Thursday, 27 May 2010

Antenatal clinic Government Hospital Makeni

I went to the Government Hospital in Makeni as an observer and to see how the student midwives I will be teaching are getting on in their placements. There were about 10 pregnant women all sitting on benches under a corregated roof with poles supporting the roof. The ages of the women were from probably about 11 or 12 to 30's. Some of the women do not know their birth date and so it is difficult to know quite how old some of the women are.
The antenatal clinic started with a short talk by one of the student midwives about looking after their health in pregnancy and caring for their baby afterwards. Looking for signs of infection, premature rupture of membranes, sexually transmitted diseases. The women are advised to plait their hair tightly - so as to prevent wee beasties making their homes.
This talk (no questions asked by the women)was followed by prayers - both christian and muslim - all women partook in both religous activities without any conflict.
The pregnant women had blood pressure taken and this was put on a small piece of paper, then the same happened regarding their weight - so by the time the women got to have their pregnant uterus palpated they had collected various bits of paper. These bits of paper with various recordings on them were then handed to a clerk who recorded the information in a large A4 size record book. Very scant information was held in the maternal records - which are held by the women.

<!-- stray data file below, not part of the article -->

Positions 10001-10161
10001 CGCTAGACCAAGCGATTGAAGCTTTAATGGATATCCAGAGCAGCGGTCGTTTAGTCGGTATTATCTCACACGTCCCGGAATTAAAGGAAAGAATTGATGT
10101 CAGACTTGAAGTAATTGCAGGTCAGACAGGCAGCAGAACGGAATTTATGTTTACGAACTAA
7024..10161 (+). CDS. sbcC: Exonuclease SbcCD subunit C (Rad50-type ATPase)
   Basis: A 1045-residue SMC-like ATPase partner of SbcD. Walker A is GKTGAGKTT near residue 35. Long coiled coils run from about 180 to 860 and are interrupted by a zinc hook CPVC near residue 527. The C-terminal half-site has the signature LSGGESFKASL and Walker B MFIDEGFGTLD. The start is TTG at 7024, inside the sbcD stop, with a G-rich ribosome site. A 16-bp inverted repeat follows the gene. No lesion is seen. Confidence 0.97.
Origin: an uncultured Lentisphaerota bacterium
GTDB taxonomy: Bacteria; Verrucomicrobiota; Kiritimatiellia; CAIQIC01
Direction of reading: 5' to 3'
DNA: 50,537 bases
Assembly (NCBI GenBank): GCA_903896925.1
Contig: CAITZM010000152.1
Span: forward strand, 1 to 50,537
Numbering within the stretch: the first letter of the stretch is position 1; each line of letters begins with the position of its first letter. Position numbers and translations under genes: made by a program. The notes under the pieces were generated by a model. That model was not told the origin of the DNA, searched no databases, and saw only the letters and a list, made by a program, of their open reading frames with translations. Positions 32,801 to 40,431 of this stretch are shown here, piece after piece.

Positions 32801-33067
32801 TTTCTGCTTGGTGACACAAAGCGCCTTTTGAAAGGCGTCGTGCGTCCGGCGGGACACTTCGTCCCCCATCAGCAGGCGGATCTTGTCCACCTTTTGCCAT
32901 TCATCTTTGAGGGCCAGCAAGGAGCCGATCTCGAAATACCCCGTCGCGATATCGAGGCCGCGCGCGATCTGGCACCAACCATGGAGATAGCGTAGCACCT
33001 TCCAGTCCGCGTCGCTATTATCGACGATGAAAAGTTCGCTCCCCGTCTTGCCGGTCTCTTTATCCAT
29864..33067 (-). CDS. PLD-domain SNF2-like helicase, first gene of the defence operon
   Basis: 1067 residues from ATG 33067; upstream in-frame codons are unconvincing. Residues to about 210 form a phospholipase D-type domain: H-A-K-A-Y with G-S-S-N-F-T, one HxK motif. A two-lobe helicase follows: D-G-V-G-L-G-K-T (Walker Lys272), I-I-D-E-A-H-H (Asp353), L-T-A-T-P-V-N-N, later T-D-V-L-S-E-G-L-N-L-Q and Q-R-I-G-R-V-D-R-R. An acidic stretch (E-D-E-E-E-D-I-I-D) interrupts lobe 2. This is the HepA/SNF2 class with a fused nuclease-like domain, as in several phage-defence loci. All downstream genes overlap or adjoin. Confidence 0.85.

The examination of the mother was I thought brusk - women are not asked permission to touch their bodies or thanked afterwards. No questions seem to be asked by the women - their abdomens are briefly palpated - many women do not know the date of their last period - so dates for when babies are expected - is quess work by using fundal height.
Twins are more prevelant here - but twins are not always seen as a joy as in the developed world. Sometimes a weaker twin does not survive beyond a few weeks if that long - many twins die at birth or one does not survive the birth - more about this in another installment.
Women are seen four times during pregnancy, they are tested for HIV, STI's and have tetanus and malarial treatment as a routine. Rhesus negative women are not given anti D and there is no test on the baby to see if it is rhesus positive.
Women do not appear to have any privacy, several student midwives, State Enrolled Child Health Nurses, nursing aides are all present whilst a women has her teashirt pulled up to check her breasts and her skirt pulled down to check presentation of the baby. Fetal hearts are listened into using a Pinnard's. A scan costs money - so generally women do not have scans. Most women are anaemic but at the moment I'm not sure of the uptake of iron tablets or how they are obtained.
Men do not figure in any of the antenatal care.
Women are however referred to medical care if there are any abnormal findings.
Urine is not tested unless there is a specific reason, blood pressure is taken and attention to hair, eyes, mouth and any lymph nodes around the neck are checked so too are the legs for any swelling. I'm not sure how much women know how to look for early pre-eclampsia signs in themselves.
Next installment - a day in the delivery unit.

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